The reason third-party developers are ignoring the Wii U spelled out by anonymous developer who worked on a Wii U game
Image/Photo Credit: Nintendo
A developer who worked on one of the early third-party Wii U games has shared his (or her) experience on working with the Wii U, and provides ample examples of the problems that are making third-party developers to abandon the platform.
The developer, who remains anonymous, talked to Eurogamer about the Wii U's weak CPU, of things lost in translation, and how Nintendo may have underestimated the difficulty in moving from developing for the Wii to the Wii U.
The first "alarm bells", according to the developer, rang when Nintendo presented their design ideology for the Wii U. Instead of offering a truly next-gen powerhouse of a console, Nintendo instead chose to focus on making a non-intrusive small and quiet console that "mum wouldn't mind having it in the living room".
This eventually led to a console that, while more powerful than the Xbox 360 and PS3 on some fronts, was also weaker in other areas. And compared to the PS4/Xbox One, in the words of the secret developer: "it comes off very badly indeed - it just cannot compete with the new consoles."
When it came to the actual coding, Nintendo also failed to give developers all the help they needed. From poor and missing documentation, to questions that required weeks to receive an answer for (due to the need to translate English questions to Japanese, and then translate the Japanese answers back to English), tools that were slow and hard to use - it made getting the best out of the Wii U an impossible task.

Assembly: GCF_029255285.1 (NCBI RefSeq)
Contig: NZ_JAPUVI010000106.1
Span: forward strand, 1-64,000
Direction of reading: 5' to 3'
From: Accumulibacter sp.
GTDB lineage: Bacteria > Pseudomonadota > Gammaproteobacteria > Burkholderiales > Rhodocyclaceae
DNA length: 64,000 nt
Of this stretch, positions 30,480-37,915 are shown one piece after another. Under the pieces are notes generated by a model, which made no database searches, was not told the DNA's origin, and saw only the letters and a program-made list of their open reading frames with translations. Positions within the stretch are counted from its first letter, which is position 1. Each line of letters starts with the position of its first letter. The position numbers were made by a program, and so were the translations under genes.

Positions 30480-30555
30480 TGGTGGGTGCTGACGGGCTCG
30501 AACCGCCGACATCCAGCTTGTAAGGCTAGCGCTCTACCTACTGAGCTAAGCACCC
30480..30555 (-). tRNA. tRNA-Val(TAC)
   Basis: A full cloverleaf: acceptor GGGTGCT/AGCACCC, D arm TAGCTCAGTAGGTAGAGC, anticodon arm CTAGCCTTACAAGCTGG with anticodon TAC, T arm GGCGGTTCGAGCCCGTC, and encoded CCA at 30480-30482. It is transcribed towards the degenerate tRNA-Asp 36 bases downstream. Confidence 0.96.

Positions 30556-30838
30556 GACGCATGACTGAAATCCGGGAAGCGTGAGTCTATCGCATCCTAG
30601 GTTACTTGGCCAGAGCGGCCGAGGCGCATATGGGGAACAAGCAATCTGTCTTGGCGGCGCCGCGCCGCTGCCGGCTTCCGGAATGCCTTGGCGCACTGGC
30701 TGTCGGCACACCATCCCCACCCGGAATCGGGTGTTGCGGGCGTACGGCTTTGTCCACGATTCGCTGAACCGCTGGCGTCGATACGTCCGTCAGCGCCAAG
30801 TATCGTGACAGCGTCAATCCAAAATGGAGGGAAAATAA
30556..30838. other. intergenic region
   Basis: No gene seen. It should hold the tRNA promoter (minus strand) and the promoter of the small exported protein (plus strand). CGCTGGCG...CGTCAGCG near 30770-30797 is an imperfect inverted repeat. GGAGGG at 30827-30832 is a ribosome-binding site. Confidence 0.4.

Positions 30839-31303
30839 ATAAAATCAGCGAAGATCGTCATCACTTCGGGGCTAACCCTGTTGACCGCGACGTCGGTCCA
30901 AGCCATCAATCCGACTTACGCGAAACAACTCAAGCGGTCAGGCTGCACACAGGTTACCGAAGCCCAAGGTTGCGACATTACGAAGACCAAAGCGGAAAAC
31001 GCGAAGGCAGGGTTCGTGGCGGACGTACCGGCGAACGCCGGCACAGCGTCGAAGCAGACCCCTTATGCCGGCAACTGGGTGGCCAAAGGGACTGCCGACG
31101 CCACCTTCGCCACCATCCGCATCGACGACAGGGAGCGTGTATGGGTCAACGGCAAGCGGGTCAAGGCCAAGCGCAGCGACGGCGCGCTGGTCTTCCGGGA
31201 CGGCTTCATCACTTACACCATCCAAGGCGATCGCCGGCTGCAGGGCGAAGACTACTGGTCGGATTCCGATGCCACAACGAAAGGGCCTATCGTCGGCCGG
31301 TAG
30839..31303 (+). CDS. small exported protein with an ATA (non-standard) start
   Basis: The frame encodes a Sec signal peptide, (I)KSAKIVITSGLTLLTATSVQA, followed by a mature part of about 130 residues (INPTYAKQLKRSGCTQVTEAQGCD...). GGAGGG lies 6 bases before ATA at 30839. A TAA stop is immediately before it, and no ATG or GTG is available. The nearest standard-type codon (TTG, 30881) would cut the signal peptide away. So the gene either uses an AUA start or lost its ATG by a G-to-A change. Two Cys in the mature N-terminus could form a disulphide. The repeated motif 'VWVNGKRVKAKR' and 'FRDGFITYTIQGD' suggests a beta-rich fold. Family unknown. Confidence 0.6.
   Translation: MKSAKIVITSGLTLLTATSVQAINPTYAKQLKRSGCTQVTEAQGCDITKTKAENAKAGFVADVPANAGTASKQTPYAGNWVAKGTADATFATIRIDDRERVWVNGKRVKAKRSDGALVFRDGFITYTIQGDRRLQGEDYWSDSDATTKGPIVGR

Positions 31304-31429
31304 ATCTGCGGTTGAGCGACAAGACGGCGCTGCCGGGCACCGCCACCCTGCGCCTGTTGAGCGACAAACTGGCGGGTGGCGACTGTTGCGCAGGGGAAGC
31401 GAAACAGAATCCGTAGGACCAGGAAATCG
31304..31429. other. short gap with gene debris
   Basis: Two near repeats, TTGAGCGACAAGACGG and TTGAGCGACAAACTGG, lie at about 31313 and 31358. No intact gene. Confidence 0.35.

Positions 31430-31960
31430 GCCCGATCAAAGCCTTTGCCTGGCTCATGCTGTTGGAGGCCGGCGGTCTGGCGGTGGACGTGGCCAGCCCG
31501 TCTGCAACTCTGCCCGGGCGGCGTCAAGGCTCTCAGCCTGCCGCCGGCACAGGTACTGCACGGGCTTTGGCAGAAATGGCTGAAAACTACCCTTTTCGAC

Even first-party developers, whom Nintendo is increasing relying on to save the Wii U, seems to find it difficult to develop for the Wii U according to the secret developer. The difficult of moving from the Wii's SD to the Wii U's HD gaming is at the core of these problems.
The worst aspect of development was with the online features, according to the anonymous developer. Nintendo had underestimated the challenges of setting up their own version of PSN or Xbox Live (and failed to provide answers to basic questions on how their network will work compared to Live or PSN, because "nobody in their development teams used those systems"), with networking features in the OS still unfinished just weeks from the actual launch, forcing developers to "code it all in the dark and just hope that it worked."
In many ways, Nintendo is playing catch-up with Microsoft and Sony, who faced similar problems in relation to SD/HD gaming and networking issues in the early days of the PS3 and Xbox 360. What Nintendo doesn't have is the time to learn the harsh lessons that have made Live and PSN stable platforms.
With the development process being difficult, developers feeling that Nintendo undervalued the contribution of third-party developers (believing that first-party titles will be once again the savior of the platform), and the PS4/Xbox One being just around the corner, all of this combined to make the Wii U an undesirable platform for third party developers according to the secret developer. The weak sales figures for the Wii U, which made it difficult for developers to make a profit on game sales, only added to the problems.
The secret developers still predicts several ways for the Wii U to stay alive, largely off the backs of a must-have first-party game. But to the secret developer, Nintendo is "facing its most testing challenge in modern times."